- Full array local dimming
- Curved screen design
- Edge-lit backlight
- Brushed stainless chassis/stand
- U-type stand
- Curved + Flat screen options
- Edge-lit backlight
- U- and T-type stands
- Textured back chassis
Samsung's SUHD branding for premium TVs is no more, but the performance lives on in a new MU series we'll cover more in-depth in future article.
Samsung has a habit introducing its 'flagship' television close to the start of Spring.
This article will be updated as more details become available
Updated February 13, 2017: Game Mode, specs, and availability
OLED's ability to create the 'absence of light' when rendering a black pixel translates into incredible picture contrast. For 2017, the OLED masters at LG Electronics have skillfully engineered Signature-series panels that are brighter and more colorful than anything the company has produced to date.
LG is going all flat for its 2017 TVs - only the 2016 C6 series OLED televisions will carry over to provide a curved screen option.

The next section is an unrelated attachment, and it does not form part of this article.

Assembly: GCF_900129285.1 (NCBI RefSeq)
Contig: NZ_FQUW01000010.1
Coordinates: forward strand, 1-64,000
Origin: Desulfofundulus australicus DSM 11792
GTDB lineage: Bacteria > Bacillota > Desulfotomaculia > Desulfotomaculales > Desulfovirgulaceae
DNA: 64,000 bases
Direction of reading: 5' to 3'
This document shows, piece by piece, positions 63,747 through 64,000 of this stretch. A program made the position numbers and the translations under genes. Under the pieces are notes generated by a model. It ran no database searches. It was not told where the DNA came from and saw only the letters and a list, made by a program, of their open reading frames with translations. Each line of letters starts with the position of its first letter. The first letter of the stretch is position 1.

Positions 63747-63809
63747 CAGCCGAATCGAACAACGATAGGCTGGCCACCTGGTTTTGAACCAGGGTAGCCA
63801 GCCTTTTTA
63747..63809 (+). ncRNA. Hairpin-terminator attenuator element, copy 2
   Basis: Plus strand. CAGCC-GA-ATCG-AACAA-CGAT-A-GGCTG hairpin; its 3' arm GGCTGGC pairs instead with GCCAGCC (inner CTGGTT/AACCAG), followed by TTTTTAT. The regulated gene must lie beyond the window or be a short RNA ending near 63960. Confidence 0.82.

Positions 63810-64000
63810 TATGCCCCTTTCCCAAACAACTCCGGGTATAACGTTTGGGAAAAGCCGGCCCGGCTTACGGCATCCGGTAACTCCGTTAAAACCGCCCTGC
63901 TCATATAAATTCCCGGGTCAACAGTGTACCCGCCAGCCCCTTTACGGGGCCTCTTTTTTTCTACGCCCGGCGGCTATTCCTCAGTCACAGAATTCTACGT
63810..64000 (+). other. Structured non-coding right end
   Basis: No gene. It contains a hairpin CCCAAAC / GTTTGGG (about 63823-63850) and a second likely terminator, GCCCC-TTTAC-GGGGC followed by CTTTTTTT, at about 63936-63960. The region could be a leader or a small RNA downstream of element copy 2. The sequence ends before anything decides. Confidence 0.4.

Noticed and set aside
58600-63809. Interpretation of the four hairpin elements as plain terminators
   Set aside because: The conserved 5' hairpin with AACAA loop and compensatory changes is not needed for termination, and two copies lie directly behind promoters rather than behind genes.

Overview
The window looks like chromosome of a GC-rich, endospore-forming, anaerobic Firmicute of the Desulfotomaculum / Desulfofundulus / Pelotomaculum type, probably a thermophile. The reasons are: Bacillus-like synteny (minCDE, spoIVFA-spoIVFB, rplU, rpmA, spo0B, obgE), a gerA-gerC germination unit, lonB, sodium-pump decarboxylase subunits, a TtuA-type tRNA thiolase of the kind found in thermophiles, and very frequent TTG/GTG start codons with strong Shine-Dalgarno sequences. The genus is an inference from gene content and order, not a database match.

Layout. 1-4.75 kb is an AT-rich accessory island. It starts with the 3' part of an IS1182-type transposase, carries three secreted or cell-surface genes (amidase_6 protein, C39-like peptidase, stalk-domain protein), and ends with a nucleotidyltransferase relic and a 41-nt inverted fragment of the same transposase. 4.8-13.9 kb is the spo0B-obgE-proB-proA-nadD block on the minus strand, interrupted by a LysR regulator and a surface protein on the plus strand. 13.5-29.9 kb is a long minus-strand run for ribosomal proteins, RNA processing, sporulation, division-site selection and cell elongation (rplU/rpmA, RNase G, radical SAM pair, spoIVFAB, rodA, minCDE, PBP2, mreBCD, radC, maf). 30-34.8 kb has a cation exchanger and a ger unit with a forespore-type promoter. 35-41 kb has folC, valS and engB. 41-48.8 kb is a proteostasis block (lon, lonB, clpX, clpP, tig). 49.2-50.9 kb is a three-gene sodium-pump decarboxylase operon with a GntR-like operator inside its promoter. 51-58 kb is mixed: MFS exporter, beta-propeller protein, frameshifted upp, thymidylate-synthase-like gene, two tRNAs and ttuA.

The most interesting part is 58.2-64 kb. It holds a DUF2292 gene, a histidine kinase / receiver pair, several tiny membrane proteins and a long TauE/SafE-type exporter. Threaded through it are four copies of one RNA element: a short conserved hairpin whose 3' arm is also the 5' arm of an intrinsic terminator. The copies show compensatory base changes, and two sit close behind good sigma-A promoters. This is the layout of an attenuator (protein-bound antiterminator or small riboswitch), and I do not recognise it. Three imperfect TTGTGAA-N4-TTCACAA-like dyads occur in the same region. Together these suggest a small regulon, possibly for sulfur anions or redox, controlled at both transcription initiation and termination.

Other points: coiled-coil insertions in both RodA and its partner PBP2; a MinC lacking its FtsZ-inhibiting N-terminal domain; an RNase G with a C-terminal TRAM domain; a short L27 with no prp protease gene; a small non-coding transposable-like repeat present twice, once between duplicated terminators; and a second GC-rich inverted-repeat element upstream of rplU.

The LG OLED TV 4K lineup includes five series starting with the flagship W7 and its 'Picture on Wall' design that features little more that the OLED panel itself with a thin ribbon connection to a sound bar system that provides AV signaling and power to the display. The W7 is an amazingly thin 2.57mm, and it magnetically attaches to a custom bracket enabling a total depth of less than 4mm as mounted on the wall. The W7 is slightly flexible, but it isn't made for curved installations or to be rolled up without voiding the warranty.
For the new E7 and G7 series OLED TVs, LG laminates the ultra thin panels to an equally thin sheet of durable glass. The G7 retains the folding base stand that doubles as a high-performance soundbar introduced with the 2016 G6 OLED televisions.
For the value/performance OLED enthusiasts, the 'Blade Slim' designs of the B7 (below) and C7 OLED TVs will be popular choices - the C7 series adding a stylish aluminum bezel and matching stand.
Ports and Audio